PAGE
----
China Announces New Video Gaming Restrictions for Adolescents

On September 1st of 2021, China announced that adolescents under 18 have restrictions on the amount of hours spent playing video games. China citizens who are under the age of 18 are limited to play 3 hours of video games on weekends, and about 1 hour on weekdays. According to the NPPA (China’s National Press Photographers Association), this rule was set in place during the beginning of the semester to “prevent the addiction to online games”, and to “Protect the healthy growth of minors”.

According to a report by Xinhua, a China state-run news agency, an unidentified representative mentioned that even parents agree with this rule being set in place. They believe teens’ addiction to video games has affected many things, such as grades, physical/mental health, and even social problems.

Research has shown that video gaming can potentially help teenagers. According to a study made by, playing video games can enhance the number of visual items that can be understood. They state “When asked to report the number of squares briefly flashed, VGPs were able to apprehend more items at once than were NVGPs”. VGP (video game players) tend to be stronger in solving visual problems compared to NVGP’s (Non video game players), which according to Showmeimages is important because “Visual learners can remember 75% of what they see or read, so they take lots of notes. They have a good sense of direction because they can read maps…They often do well in class tests because they remember where the information is and can see it written down”, which are all very important and useful qualities to have.

However, spending too much time playing video games can still cause problems…from mental to physical issues. According to Addictive Behaviors Internet gaming disorder –, “The Diagnostic Statistical Manual, Fifth Edition (DSM-5) of the American Psychiatric Association (APA) lists Internet Gaming Disorder (IGD) under conditions for further study. IGD is defined as experiencing at least five of the following nine criteria over a 12-month period: gaming preoccupation; withdrawal; tolerance; loss of interest in other activities; minimizing use; loss of relationship, educational, or career opportunities; gaming to escape or relieve anxiety, guilt or other negative mood states; failure to control; and continued gaming despite psychosocial problems” These are all very unhealthy, especially for adolescents.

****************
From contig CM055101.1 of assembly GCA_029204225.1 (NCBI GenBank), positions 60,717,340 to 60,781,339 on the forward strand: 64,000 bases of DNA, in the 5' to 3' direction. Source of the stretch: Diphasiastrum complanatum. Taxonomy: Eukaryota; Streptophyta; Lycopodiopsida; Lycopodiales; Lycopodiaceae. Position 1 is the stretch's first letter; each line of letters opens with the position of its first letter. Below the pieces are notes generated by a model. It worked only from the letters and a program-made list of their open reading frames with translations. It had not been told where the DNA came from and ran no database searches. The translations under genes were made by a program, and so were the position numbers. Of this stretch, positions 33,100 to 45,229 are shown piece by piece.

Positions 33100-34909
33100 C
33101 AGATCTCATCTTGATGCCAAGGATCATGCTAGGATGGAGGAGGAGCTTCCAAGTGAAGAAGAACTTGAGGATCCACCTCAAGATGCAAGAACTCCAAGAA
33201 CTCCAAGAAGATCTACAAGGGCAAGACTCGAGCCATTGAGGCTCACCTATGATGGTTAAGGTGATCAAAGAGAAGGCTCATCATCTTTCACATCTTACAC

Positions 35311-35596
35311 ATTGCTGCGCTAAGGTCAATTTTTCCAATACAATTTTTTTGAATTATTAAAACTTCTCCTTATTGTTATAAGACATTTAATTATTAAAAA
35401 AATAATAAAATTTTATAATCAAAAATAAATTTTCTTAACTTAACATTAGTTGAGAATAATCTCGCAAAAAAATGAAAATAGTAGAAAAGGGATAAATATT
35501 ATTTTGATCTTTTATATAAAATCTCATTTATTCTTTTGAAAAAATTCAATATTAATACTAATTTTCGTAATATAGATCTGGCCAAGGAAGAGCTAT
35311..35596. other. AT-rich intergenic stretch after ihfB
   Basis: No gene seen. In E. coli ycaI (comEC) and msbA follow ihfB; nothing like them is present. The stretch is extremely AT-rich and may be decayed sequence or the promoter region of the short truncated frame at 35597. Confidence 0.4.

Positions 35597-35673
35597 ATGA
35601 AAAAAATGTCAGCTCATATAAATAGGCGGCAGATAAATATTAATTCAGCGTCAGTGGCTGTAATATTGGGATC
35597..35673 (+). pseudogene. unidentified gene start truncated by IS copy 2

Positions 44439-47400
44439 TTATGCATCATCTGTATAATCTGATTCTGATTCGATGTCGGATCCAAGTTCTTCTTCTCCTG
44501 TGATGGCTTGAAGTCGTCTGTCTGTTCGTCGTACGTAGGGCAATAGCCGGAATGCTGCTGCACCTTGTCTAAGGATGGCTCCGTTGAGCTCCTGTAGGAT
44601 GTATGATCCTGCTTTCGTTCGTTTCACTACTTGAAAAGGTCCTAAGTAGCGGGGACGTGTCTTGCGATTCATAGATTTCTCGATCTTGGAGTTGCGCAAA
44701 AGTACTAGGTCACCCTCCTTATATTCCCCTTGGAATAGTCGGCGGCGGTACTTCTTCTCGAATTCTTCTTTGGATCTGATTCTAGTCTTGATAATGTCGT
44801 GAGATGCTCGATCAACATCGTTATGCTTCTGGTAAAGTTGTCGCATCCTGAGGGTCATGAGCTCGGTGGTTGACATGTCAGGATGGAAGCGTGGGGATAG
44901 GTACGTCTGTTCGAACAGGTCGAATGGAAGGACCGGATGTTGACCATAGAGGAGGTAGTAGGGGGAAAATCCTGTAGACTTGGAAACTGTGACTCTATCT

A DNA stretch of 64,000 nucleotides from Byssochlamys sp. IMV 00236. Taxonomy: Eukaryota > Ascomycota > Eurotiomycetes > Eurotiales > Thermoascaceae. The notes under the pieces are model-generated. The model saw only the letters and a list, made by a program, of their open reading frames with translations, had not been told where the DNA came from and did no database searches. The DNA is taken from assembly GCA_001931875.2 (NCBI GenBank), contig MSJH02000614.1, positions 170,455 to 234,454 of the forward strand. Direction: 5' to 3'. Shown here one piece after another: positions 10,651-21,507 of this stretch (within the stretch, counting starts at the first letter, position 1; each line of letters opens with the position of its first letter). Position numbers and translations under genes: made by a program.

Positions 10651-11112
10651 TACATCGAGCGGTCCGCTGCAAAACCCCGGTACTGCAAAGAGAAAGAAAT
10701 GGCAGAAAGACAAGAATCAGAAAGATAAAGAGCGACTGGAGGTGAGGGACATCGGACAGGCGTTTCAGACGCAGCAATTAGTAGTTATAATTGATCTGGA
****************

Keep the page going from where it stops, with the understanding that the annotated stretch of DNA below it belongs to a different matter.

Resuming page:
Not too long ago, the Chinese government put in a registration system that required people who played computer games to do so under their real names. The China government requires gaming companies to ask for the adolescent’s real name before being able to open the video game. The NPPA also stated that “online game enterprises shall not provide game services in any form … to users who have not registered or logged in with their real names.” Chinese social media has been flooding with questions and statements regarding how absurd they think this is. Statements such as “This policy presumes that gaming is bad”, which was written on Weibo, according to  They wonder if this will have any effect on China’s place in the world’s competitive gaming.

Students in the U.S have reason to be concerned about whether this will later apply to them or not. It’s pretty rare for something like this to occur in America, due to freedom of expression, but there have previously been games that were banned in the US. For the most part, the games that were banned in the U.S were banned for the simple fact that they may be too inappropriate for adolescents, not because adolescents spent too much time on them. Games such as Thrill Kill, Death Race, and  Too Human & X-Men: Destiny. These games were all banned due to the fact that they are too lifelike, or insanely violent. Considering this, many other games could eventually get banned as well. Games such as GTA (Grand Theft Auto) are banned in Thailand, Venezuela, Pakistan, South Africa and Argentina, which is a game that MANY people in America play. If that were to eventually get banned, it would result in many upset teens, and even adults.

China banning video games has caused a lot of upset adolescents and more questions have arisen. In the future, other countries may consider limiting video games as well. If limiting video games in China causes adolescents to do better mentally and in school, other countries may follow China’s lead by not allowing students to play more than 3 hours of video games a week. They could even make it so adolescents can only play video games on weekends!

How will this ban affect China’s youth? Stay tuned – we are sure to find out soon!